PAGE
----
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As Jane Austen would undoubtedly have said if she was writing for TrustedReviews, it is a truth universally acknowledged that a new TV in possession of a good suite of picture adjustments must be in want of some calibration.

For the simple fact of the matter is that for some reason best known to pretty much every manufacturer in the AV world, when they ship their TVs out, the picture presets they've pre-programmed into them are nearly always average, and in many cases totally useless.
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Actually, I do understand where the manufacturers are coming from to some extent. Each TV has to first and foremost compete for your buying attention in a shop, where it's likely to be sat in the middle of dozens other TVs all trying to catch your eye in a ridiculously bright store environment. So you can understand the motivation for manufacturers to be over-aggressive with brightness, colour, contrast and maybe even sharpness settings.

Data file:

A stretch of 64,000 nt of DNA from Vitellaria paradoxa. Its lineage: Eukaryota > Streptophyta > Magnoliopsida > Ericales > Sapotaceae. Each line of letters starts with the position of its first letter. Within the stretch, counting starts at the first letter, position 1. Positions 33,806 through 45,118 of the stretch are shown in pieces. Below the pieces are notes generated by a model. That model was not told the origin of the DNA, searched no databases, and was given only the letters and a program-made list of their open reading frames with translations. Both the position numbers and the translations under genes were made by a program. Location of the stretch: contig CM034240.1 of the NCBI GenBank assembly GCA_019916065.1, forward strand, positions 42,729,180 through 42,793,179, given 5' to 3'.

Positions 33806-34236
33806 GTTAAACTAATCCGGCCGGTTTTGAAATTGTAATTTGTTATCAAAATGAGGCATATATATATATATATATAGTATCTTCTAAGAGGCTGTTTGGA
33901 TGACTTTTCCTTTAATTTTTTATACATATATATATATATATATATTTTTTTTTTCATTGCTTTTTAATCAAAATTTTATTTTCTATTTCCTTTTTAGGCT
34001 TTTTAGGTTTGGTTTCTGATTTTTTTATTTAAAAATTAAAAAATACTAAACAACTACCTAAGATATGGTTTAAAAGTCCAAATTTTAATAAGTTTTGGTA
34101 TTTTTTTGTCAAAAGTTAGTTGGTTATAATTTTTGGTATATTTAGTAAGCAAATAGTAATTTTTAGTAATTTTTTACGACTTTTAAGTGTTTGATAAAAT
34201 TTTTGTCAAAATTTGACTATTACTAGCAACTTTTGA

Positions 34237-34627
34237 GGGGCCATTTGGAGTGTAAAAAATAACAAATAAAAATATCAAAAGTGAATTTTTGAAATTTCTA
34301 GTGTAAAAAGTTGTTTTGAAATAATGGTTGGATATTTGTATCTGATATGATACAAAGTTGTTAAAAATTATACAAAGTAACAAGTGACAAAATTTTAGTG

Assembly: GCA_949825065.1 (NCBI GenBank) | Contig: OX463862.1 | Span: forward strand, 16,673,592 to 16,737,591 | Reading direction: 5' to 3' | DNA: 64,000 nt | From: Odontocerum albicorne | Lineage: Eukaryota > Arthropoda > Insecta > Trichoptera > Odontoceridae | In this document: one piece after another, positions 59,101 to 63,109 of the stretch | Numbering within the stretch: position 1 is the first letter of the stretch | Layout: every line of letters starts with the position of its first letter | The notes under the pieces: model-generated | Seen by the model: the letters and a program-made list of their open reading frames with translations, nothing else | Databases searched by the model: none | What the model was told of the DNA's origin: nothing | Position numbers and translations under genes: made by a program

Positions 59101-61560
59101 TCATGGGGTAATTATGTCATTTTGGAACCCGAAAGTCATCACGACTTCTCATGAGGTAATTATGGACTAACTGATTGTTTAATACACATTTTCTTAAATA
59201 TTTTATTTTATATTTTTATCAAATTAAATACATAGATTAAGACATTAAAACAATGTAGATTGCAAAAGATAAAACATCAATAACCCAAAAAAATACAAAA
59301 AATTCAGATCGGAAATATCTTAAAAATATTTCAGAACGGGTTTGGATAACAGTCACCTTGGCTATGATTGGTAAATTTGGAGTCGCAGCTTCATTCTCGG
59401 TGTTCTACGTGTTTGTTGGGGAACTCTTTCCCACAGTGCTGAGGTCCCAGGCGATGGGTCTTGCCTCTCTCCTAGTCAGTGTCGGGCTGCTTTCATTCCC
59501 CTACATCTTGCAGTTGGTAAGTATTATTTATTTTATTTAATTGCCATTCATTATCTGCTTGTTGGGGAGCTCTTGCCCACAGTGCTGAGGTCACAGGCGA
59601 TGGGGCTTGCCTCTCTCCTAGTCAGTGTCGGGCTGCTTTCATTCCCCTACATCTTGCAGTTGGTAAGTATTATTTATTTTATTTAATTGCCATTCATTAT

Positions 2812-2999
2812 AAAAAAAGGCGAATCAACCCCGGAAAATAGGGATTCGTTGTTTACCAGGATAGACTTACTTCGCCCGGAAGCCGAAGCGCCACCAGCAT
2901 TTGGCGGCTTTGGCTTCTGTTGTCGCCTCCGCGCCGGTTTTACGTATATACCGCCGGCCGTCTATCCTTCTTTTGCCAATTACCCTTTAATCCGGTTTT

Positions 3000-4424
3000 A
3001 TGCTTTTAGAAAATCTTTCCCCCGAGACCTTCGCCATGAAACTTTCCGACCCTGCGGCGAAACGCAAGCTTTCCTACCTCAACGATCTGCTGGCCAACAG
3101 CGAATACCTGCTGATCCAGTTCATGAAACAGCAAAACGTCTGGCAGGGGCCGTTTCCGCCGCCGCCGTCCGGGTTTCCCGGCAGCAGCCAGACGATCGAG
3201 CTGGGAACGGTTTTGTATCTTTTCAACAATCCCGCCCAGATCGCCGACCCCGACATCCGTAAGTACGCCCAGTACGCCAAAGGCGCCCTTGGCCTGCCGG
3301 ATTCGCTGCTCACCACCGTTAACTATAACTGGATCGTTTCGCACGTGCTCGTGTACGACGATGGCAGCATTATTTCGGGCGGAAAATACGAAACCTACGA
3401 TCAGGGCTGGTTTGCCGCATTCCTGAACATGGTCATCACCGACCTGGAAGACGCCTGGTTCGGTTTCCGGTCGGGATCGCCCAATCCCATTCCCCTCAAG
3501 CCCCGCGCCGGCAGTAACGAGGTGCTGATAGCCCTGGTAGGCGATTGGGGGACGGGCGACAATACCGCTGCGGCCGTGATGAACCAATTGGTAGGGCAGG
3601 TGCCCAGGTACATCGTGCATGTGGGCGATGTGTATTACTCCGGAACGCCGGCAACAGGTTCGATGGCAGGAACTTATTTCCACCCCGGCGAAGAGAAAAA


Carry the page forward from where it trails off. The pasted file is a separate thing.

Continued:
However, this excuse doesn't explain why TVs can't just have simple non-shop presets stored in their memories that put everything right. Especially now a number of brands actually give you a ‘home' or ‘shop' option when you first switch them on.
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When I first saw this option I was sure that after choosing ‘home' my calibration work would be done for me, and that I wouldn't need to get stuck into the onscreen menus myself. But no; the best that can be said of all the Home settings I've seen so far is that they're less rubbish than the Shop settings. And that really isn't saying much.

The bottom line is that I honestly don't think I've ever seen a TV with a picture preset that delivered a picture I couldn't improve on with just a few minutes of tweaking. Well, maybe the THX mode on Panasonic's latest V10 models is a good effort - but even then I personally felt the need to take a little orange out of the skin tone reproduction. It really makes me shudder to think how many people out there aren't getting nearly the best out of their new TVs because they're just trusting the manufacturers' presets rather than making even a rudimentary attempt to improve things.

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